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Ween formed in suburban New Hope, PA, in 1984, when 14-year-olds Mickey Melchiondo and Aaron Freeman adopted their respective fraternal aliases, Dean and Gene Ween, and cut the first of literally thousands of home recordings. After a pair of 1988 self-releases, titled Axis: Bold as Boognish and The Live Brain Wedgie/WAD LP, Ween signed to the Minneapolis-based independent label Twin/Tone, which in 1990 issued the double album GodWeenSatan: The Oneness, a sprawling, often brilliant release which careened from a headlong hardcore rush to helium pop to Prince-Xeroxed funk.

“La Cucaracha,” the duo’s latest studio album and first for the Rounder label, surfaced in 2007. The disc marked the band’s first full-length release since 2003’s “Quebec.” Dean Ween confides, “This record is a lot more fun because that’s where we’re at right now (I’m getting teary-eyed just typing this).” The recent lineup features Dean Ween, pseudonym for Mickey Melchiondo – lead guitar, vocals, etc., Gene Ween, pseudonym for Aaron Freeman – lead vocal, guitar, etc., Dave Dreiwitz – bass, Claude Coleman, Jr. – drums and Glenn McClelland – keyboards.

The band’s genre blending style displays psychedelic art-rock, galloping proto-metal, anything-goes ’80s punk sensibility, bubblegum pop, boogie rock, folk rock, reggae, folk, mariachi, and more, mashed into small, pulpy chunks which could serve as models for retro rockers Guided by Voices, metal parodists Tenacious D or truly accessible eccentrics such as They Might Be Giants. Where the music was once truly twisted, it’s now merely psychedelic, and often quite mildly at that. Since its inception, Ween has created its own self-contained universe and collected a large underground fanbase.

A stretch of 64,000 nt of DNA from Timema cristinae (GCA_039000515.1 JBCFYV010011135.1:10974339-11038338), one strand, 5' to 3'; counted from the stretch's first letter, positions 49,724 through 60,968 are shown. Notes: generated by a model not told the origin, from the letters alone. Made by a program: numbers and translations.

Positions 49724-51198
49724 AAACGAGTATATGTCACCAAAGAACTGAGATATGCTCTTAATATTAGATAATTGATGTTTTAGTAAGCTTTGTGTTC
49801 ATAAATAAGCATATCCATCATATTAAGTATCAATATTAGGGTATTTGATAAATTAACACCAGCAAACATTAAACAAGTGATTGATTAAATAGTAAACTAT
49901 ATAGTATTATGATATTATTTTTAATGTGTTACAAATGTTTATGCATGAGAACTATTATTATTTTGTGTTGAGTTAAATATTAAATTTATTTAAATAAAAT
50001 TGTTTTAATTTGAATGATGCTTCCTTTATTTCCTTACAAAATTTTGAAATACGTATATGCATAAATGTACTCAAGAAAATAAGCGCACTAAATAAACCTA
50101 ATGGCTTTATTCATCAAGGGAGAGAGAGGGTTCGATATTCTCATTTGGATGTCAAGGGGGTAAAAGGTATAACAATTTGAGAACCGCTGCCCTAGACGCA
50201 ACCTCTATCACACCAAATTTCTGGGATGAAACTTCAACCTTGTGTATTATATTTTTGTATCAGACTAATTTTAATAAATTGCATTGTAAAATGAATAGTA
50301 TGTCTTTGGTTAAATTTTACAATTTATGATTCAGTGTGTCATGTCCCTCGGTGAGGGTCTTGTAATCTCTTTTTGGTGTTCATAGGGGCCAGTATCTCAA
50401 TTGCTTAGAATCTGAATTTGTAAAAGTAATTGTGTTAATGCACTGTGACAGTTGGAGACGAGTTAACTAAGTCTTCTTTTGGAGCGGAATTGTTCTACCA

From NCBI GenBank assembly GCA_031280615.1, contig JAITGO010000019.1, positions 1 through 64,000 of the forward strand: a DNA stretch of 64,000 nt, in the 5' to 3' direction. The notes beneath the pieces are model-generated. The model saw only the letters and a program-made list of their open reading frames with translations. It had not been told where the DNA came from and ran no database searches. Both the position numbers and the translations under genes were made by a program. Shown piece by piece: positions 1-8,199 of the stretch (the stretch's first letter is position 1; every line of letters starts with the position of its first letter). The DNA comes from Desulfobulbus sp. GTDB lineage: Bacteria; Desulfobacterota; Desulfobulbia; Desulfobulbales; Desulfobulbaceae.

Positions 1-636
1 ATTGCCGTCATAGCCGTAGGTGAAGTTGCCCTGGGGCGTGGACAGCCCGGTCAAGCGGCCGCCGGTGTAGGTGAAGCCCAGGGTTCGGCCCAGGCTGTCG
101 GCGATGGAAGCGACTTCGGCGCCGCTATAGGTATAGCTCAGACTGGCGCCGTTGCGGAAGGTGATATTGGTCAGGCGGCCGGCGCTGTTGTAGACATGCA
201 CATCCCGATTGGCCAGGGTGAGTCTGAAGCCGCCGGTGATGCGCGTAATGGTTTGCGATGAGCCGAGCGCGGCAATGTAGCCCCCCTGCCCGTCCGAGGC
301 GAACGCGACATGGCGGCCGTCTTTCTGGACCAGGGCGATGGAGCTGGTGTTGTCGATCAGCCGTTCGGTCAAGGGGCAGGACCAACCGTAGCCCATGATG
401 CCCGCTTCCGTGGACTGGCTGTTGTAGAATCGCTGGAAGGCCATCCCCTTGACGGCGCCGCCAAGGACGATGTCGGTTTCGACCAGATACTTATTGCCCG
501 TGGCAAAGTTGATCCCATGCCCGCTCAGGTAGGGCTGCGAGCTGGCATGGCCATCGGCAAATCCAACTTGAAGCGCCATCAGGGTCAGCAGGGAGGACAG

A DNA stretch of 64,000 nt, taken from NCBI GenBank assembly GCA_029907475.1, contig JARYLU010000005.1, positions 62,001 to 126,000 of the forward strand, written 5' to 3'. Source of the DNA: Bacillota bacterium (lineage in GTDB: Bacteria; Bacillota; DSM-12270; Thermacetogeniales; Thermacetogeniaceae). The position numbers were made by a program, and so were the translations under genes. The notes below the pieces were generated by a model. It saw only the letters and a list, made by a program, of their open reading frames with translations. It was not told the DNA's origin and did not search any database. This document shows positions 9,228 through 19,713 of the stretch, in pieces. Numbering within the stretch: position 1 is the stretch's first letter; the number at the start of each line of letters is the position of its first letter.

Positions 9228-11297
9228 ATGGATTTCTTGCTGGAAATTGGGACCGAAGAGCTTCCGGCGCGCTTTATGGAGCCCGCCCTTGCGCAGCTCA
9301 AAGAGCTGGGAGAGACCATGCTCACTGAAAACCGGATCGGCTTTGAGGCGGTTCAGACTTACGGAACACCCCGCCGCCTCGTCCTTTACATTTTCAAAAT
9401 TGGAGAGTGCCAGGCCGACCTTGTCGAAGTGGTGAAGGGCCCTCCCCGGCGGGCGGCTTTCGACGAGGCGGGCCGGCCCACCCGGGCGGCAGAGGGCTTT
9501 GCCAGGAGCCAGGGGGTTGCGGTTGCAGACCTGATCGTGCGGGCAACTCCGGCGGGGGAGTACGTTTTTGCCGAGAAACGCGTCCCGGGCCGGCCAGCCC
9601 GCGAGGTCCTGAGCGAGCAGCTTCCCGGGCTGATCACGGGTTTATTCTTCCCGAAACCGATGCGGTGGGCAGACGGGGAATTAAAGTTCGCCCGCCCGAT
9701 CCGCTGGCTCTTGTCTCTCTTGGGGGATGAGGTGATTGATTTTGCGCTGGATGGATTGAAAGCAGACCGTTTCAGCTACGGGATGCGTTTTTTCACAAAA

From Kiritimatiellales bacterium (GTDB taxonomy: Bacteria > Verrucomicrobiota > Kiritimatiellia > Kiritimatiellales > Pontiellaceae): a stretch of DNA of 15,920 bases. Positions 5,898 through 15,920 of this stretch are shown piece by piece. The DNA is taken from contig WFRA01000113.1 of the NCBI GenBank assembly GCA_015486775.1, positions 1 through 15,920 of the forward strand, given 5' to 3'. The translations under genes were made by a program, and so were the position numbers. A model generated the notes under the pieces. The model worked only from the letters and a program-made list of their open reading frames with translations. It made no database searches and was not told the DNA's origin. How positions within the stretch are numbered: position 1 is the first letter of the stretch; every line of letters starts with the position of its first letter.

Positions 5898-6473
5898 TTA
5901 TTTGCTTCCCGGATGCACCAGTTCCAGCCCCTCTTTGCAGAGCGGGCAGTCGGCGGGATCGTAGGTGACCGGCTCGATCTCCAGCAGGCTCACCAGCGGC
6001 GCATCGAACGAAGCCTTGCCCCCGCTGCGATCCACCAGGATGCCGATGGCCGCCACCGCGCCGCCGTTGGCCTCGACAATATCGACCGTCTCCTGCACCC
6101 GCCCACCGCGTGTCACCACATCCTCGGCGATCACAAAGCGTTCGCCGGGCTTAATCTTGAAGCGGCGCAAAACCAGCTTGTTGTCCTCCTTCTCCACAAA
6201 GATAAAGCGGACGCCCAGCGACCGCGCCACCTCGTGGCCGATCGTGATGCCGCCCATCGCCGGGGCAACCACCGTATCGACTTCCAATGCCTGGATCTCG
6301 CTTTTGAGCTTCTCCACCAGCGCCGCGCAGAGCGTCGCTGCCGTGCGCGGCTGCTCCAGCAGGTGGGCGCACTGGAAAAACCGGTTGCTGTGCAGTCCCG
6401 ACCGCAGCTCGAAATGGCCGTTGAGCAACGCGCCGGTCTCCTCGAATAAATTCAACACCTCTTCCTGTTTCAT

Thievery Corporation (Live)

Thievery Corporation (Live)

A defining element of Thievery Corporation’s sound has always been its decidedly organic quality and this is clearly evident in the rich productions of their studio recordings and recent live performances. Although some may lazily pin Thievery Corporation as the soundtrack to their cocktail infused late night soiree, the Washington DC based international production and DJ set have always drawn deep from the well of independent and confrontational music subculture their home town is known for, to produce an ever expanding globally conscious catalogue of music that is difficult to classify. They often collaborate with International all-stars to create a sonic fabric that touches upon the eclectic sounds of Jamaica, Latin America, Africa, Asia, and the Middle East.

Despite their minimal beginnings, foundering members Rob Garza and Eric Hilton have adopted a growing cast of collaborators over the years including the likes of David Byrne, Perry Farrell, Wayne Coyne of The Flaming Lips, and Sarah McLachlan. Playing sold out venues and festivals worldwide, Thievery Corporation dazzle thousands of music fans every year with their kaleidoscopic live show of their contributing dynamic, 15 member live band of musicians and vocalists.